Mountain gorilla

28.04.2015 |

Episode #5 of the course “The Most Endangered Species in the World”

In the mountainous regions of Africa, between 8,000 and 12,000 feet above sea level, mountain gorillas rule the trees. With approximately 700 mountain gorillas remaining as human encroach on their natural habitat, humans have to learn to live with these large, long-armed, intelligent creatures. Not often poached for meat or commercial products, they often die defending their territory. Many gorillas simply move deeper into the mountains, where they suffer from the harsh climate.

Larger than lowland gorillas, mountain gorillas have thicker fur to withstand temperatures that drop below freezing. While they can climb trees, they also tend to roam through a ground territory up to 15 square miles and live on an omnivorous diet. Gorillas live in communities of up to 30 extended family members. These primates are highly social, and some have been able to learn simple human sign language.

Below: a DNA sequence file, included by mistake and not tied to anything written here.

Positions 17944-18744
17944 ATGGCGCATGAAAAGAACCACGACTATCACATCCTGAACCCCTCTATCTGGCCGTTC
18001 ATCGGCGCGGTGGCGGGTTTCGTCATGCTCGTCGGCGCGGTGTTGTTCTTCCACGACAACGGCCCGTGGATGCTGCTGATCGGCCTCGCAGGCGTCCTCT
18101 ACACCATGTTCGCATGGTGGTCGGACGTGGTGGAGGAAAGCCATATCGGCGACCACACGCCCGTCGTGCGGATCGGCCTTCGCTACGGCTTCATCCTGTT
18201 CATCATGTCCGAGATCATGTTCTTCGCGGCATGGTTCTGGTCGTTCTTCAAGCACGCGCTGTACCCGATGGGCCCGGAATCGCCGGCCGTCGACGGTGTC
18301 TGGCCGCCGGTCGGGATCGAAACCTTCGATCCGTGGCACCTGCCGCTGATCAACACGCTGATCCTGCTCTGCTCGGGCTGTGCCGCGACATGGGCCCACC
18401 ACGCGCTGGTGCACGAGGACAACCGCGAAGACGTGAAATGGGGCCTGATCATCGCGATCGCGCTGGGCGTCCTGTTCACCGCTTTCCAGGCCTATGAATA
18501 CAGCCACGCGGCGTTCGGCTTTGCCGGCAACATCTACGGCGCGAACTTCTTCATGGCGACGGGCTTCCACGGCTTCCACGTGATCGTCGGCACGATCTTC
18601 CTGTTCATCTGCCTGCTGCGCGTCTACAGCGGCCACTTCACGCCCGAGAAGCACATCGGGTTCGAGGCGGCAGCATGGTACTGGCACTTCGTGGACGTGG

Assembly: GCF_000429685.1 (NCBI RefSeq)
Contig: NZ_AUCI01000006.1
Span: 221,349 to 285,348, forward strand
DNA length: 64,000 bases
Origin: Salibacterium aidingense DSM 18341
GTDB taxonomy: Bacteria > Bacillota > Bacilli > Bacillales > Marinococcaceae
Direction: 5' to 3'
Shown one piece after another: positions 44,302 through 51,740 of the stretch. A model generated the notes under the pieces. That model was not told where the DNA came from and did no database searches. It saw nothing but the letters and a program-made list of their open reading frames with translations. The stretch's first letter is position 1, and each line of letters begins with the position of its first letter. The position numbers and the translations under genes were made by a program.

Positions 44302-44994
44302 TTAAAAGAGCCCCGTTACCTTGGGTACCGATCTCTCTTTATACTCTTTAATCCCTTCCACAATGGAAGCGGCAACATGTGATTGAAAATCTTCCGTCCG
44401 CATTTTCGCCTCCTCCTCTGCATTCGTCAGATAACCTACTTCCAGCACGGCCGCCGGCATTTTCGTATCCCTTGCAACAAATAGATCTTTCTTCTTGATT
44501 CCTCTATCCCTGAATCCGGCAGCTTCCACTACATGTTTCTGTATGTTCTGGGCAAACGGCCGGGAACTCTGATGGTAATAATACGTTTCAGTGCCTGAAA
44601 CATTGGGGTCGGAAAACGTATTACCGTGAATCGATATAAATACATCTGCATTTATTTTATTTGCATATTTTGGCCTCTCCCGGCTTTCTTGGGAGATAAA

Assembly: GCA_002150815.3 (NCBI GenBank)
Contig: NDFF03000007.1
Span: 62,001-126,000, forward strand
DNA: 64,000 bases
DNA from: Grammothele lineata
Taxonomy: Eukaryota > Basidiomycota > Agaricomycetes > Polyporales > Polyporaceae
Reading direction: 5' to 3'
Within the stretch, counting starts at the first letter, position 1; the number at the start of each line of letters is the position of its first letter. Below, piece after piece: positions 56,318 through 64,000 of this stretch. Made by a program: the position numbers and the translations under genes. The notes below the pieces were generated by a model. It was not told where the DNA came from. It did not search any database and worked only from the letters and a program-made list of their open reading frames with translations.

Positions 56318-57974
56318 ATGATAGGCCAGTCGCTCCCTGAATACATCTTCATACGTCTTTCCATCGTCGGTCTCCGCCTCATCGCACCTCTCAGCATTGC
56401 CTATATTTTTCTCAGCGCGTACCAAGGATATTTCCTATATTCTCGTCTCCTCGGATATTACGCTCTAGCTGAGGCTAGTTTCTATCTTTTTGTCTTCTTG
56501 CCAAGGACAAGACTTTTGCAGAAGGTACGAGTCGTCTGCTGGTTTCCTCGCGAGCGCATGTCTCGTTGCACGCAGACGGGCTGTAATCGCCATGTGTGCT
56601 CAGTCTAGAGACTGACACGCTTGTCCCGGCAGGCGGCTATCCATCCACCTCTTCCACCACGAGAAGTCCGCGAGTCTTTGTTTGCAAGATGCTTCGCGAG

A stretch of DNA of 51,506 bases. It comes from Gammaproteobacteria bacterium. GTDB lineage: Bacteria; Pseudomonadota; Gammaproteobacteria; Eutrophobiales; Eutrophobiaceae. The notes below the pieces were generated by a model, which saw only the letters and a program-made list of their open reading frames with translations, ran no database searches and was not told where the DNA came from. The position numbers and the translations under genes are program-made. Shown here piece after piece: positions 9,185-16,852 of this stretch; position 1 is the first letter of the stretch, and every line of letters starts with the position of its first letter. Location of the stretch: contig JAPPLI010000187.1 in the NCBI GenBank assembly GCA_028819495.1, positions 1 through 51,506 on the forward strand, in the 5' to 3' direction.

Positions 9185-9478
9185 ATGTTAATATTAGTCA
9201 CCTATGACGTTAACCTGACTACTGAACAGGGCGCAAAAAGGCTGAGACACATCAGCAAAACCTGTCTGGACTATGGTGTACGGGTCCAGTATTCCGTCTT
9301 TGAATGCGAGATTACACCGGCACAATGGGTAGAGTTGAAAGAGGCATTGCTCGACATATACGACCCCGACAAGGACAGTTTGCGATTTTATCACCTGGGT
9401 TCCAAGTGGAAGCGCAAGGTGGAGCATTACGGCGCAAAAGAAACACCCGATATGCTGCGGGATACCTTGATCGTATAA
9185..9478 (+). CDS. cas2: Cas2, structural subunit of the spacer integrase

At around 5 feet tall when standing and weighing around 400 pounds, both male and female gorillas are naturally striking. The groups are led by an older dominant male, often called a silverback gorilla because of his usually graying fur. Challengers to his rule will experience an impressive display of strength and power—pounding his chest, roaring, intimidating them with physical prowess by throwing objects. However, gorillas do not tend to be aggressive unless threatened. Mothers are pregnant with their babies for about 9 months, carry them in their arms or on their backs for the first four to five months of life, and care for their small young until they are over a year old.


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